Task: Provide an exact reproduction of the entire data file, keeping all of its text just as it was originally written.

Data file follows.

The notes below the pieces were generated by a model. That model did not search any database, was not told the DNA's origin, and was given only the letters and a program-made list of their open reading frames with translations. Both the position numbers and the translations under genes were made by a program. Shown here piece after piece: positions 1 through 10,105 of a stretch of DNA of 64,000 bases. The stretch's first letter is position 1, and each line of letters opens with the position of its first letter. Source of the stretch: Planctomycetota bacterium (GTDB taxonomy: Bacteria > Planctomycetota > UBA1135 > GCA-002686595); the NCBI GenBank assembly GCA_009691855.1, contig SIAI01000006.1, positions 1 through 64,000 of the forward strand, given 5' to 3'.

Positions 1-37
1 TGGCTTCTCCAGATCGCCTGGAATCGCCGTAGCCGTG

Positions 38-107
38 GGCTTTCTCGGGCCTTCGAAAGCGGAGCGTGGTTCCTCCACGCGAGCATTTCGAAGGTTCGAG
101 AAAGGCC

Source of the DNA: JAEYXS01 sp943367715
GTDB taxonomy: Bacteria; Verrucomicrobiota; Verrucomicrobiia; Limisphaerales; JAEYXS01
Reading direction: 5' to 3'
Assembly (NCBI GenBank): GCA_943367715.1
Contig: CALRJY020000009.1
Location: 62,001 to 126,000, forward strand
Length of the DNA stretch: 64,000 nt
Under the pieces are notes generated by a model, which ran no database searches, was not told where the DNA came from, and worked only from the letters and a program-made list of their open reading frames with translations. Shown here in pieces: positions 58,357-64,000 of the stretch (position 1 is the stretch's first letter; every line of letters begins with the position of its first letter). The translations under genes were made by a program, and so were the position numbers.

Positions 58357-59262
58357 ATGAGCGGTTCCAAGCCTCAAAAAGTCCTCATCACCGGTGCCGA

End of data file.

The notes below the pieces were generated by a model. That model did not search any database, was not told the DNA's origin, and was given only the letters and a program-made list of their open reading frames with translations. Both the position numbers and the translations under genes were made by a program. Shown here piece after piece: positions 1 through 10,105 of a stretch of DNA of 64,000 bases. The stretch's first letter is position 1, and each line of letters opens with the position of its first letter. Source of the stretch: Planctomycetota bacterium (GTDB taxonomy: Bacteria > Planctomycetota > UBA1135 > GCA-002686595); the NCBI GenBank assembly GCA_009691855.1, contig SIAI01000006.1, positions 1 through 64,000 of the forward strand, given 5' to 3'.

Positions 1-37
1 TGGCTTCTCCAGATCGCCTGGAATCGCCGTAGCCGTG

Positions 38-107
38 GGCTTTCTCGGGCCTTCGAAAGCGGAGCGTGGTTCCTCCACGCGAGCATTTCGAAGGTTCGAG
101 AAAGGCC

Source of the DNA: JAEYXS01 sp943367715
GTDB taxonomy: Bacteria; Verrucomicrobiota; Verrucomicrobiia; Limisphaerales; JAEYXS01
Reading direction: 5' to 3'
Assembly (NCBI GenBank): GCA_943367715.1
Contig: CALRJY020000009.1
Location: 62,001 to 126,000, forward strand
Length of the DNA stretch: 64,000 nt
Under the pieces are notes generated by a model, which ran no database searches, was not told where the DNA came from, and worked only from the letters and a program-made list of their open reading frames with translations. Shown here in pieces: positions 58,357-64,000 of the stretch (position 1 is the stretch's first letter; every line of letters begins with the position of its first letter). The translations under genes were made by a program, and so were the position numbers.

Positions 58357-59262
58357 ATGAGCGGTTCCAAGCCTCAAAAAGTCCTCATCACCGGTGCCGA